CAPTION: After spreading rumors of a “stolen” election, former president Donal Trump was charged with inciting an insurrection, leading him to a second impeachment trial.
By Mia Croff,
On Feb. 13, former President Donald Trump made political history, becoming the first president to be tried for impeachment twice.
Initially prompted by the Jan. 6 riot at the Capitol, the House of Representatives voted to impeach Trump on the article “inciting an insurrection” on Jan. 13. With a majority vote, the articles were sent off to the Senate where the trial took place beginning Feb. 9, after the Senate was back in session, and concluded in five days on Feb. 13. Once again, Trump was acquitted, leaving him the opportunity to continue with his political career.
“Nothing like this [has ever happened in American history]. It’s completely unprecedented,” UC Davis history professor Kathyrn Olmsted said. “You will be telling your grandchildren about this. It’s like how people remember Pearl Harbor or the Kennedy assassination […] it’s something your generation will remember”.
Despite the historical attributes of Trump’s most recent impeachment trial, one must take a step back and truly consider whether or not any of these occurrences are truly a shock.
“What are the chances of 17 Republican Senators voting to convict? It’s very unlikely so [Trump’s] chances of being convicted [were] very slim,” Davis High government teacher Bill Williams said.
“I expected an acquittal. There was never any chance of him getting convicted with only a handful of Republicans [against him],” Olmsted said. “The two-thirds mark [for conviction] couldn’t have been reached.”
Although an acquittal was expected, there are still several important components of the trial to discuss.
From the beginning of the impeachment trial, there was the controversy of whether or not the trial itself was constitutional.
“There was an argument because there is a provision in the articles that say elected officers are eligible for impeachment. So, since [the trial] was after his term, he was technically more of a private citizen,” said Carlton Larson, UC Davis professor of constitutional law and legal history. “However, it was constitutional. [Trump] was in office when the House voted [as a sitting duck president]. [The trial] was simply delayed because the Senate was not in session.”
Olmsted agrees with her colleague in that the impeachment was constitutional.
“I think there was clear precedent with the impeachment of lower offices in the past, so you can’t have an exception for the president breaking the laws in January claiming it’s ‘too late’,” Olmsted said.
“Nobody should be above the law. In that event, [Congress wanted] to hold the president, even the ex-president, accountable for his actions,” DHS AP United States History teacher Michael Kanna said.
This argument is further supported by the fact that impeachment serves two purposes: to remove a person from office and bar a person from office. According to Larson, it would make sense to allow an impeachment trial after an individual left office to make the removal “more effective”.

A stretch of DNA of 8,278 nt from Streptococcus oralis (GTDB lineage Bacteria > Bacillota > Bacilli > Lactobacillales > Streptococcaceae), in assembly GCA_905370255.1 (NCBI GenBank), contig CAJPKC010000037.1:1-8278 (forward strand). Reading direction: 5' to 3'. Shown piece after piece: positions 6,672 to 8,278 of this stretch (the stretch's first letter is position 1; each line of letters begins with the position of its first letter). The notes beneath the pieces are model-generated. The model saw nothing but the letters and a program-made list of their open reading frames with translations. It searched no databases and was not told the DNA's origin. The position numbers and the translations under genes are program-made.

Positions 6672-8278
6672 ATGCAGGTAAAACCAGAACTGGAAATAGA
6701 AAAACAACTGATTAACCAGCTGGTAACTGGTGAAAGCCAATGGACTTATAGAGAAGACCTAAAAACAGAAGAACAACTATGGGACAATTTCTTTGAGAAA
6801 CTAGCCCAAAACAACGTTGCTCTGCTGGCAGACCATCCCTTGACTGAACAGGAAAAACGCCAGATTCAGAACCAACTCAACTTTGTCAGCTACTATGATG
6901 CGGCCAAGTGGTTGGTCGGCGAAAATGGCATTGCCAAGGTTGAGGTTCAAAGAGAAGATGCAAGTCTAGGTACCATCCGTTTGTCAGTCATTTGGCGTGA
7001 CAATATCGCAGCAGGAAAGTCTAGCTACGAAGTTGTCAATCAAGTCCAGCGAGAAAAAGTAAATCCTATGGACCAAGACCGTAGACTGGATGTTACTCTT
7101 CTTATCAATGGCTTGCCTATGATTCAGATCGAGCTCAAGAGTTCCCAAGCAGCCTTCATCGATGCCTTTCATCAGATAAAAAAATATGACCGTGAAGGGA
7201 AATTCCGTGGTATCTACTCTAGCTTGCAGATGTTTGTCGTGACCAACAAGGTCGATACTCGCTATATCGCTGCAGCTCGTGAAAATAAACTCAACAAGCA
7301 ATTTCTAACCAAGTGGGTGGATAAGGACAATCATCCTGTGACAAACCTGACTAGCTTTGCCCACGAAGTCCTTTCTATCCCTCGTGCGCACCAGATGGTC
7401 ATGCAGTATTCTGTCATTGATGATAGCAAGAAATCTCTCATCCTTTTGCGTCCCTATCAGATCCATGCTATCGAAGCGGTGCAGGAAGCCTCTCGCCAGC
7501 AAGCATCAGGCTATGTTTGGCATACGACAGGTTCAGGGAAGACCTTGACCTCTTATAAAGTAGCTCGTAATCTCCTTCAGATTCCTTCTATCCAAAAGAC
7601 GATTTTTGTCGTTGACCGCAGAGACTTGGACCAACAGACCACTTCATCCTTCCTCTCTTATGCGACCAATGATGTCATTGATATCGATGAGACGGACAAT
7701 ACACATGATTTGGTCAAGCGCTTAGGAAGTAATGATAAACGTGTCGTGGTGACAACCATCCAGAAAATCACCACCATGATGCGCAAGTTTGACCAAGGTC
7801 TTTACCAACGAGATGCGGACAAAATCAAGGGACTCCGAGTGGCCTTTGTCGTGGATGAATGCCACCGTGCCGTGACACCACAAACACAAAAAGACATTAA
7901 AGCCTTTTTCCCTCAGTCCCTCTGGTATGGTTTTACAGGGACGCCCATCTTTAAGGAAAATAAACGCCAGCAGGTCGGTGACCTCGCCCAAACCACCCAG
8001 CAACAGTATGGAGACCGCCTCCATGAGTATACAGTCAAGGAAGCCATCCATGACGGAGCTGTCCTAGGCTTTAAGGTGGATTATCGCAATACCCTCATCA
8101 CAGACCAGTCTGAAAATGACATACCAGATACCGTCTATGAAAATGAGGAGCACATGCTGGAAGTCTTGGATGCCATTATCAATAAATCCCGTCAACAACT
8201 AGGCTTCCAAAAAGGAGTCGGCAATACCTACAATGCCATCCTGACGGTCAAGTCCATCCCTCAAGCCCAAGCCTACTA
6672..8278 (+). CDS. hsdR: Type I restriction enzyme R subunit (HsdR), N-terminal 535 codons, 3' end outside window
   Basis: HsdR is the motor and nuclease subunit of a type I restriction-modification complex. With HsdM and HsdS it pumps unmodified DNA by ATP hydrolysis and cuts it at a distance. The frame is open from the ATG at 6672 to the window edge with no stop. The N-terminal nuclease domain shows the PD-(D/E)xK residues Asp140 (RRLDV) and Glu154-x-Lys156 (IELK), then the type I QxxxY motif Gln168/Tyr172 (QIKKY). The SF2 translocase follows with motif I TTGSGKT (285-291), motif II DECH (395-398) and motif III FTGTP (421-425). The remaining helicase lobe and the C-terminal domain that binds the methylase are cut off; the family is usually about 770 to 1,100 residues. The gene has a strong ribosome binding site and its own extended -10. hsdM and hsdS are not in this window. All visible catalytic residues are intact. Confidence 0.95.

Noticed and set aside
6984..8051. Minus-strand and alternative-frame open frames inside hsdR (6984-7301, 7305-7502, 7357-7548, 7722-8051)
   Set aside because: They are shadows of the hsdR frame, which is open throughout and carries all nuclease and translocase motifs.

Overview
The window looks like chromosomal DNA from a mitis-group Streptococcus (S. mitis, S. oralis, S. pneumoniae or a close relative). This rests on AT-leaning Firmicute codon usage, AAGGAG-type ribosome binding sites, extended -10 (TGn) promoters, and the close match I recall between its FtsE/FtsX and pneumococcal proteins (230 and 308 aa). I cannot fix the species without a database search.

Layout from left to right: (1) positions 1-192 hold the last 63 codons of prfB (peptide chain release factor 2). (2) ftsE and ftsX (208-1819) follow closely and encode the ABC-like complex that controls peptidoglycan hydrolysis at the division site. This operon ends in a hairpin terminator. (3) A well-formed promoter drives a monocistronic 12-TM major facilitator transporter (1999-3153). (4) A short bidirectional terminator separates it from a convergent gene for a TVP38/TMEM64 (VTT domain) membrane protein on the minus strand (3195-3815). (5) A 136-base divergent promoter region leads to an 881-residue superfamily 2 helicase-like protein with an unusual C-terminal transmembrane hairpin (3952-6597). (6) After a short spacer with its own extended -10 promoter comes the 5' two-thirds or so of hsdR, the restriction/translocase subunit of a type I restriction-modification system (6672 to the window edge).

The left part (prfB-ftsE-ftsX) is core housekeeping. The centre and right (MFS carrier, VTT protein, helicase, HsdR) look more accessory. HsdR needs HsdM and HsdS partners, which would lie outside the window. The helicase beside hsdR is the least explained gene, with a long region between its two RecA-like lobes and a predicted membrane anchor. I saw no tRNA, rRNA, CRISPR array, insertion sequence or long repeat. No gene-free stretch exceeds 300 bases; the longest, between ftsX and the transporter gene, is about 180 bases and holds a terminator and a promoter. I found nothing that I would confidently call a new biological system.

“Or else a person could resign five minutes before the impeachment vote than run for office again at the next election,” Larson said.
Despite avoiding conviction, the result from the Senate on Jan. 13 was the most bipartisan vote of all the previous impeachment trials, missing the required two-third mark by a mere 10 votes with seven Republicans voting to convict Trump.
“It shows how egregious seven Republicans saw Trump’s action were,” Olmsted said.
Despite the bipartisan high, Larson argues that there could have been more Republicans who sided with conviction.
“A lot of Republican Senators voted on the grounds that [the trial] wasn’t constitutional, therefore, they couldn’t justify voting for conviction. If that wasn’t the case, [there] would have been much more [Republican votes],” Larson said.
However, a handful of Republican votes is still a big statement against Trump.
“Seven [senators] from your partying claiming you are unfit for office says a lot about the person because it is very, very hard to vote against your own party,” Larson said. “That’s why we saw a lot of senators coming up with excuses to vote for acquittal. There was very little defense in the trial of the actual merits of Trump.”
Takeaway and political aftermath
In the wake of this historical trial, citizens are left to contemplate things such as what to take away from the trial and what is to come in the near political future.
“The feeling of the Democrats [was to make] sure Trump cannot take office again and that Trump will be punished for his previous actions. People need consequences to understand the wrongness of their actions,” Kanna said. “[They wanted] this to be crystal clear so that a future president can know [they] can’t do this without consequences. You can’t try to have a coup.”
“I hope that elected officials will head it as a warning and not antagonize or embolden the worse side of ourselves,” Williams said. “This will hopefully push our elected officials with what is better for the country.”
One must also consider how this has affected current politics.
“The trial caused serious disagreements and divisions within the Republican party […] It’s hard to say how they will resolve these issues as of now,” Larson said.
It’s still too soon to know what will occur in the next four years to make any predictions of what is to come politically. According to Larson, it depends on the action of the Biden administration during his first term and how Trump proceeds in his political career after his second trial. For now, we are left with a piece of history to kick off the new year of 2021 and a warning to political figures attempting to push the powers of their office.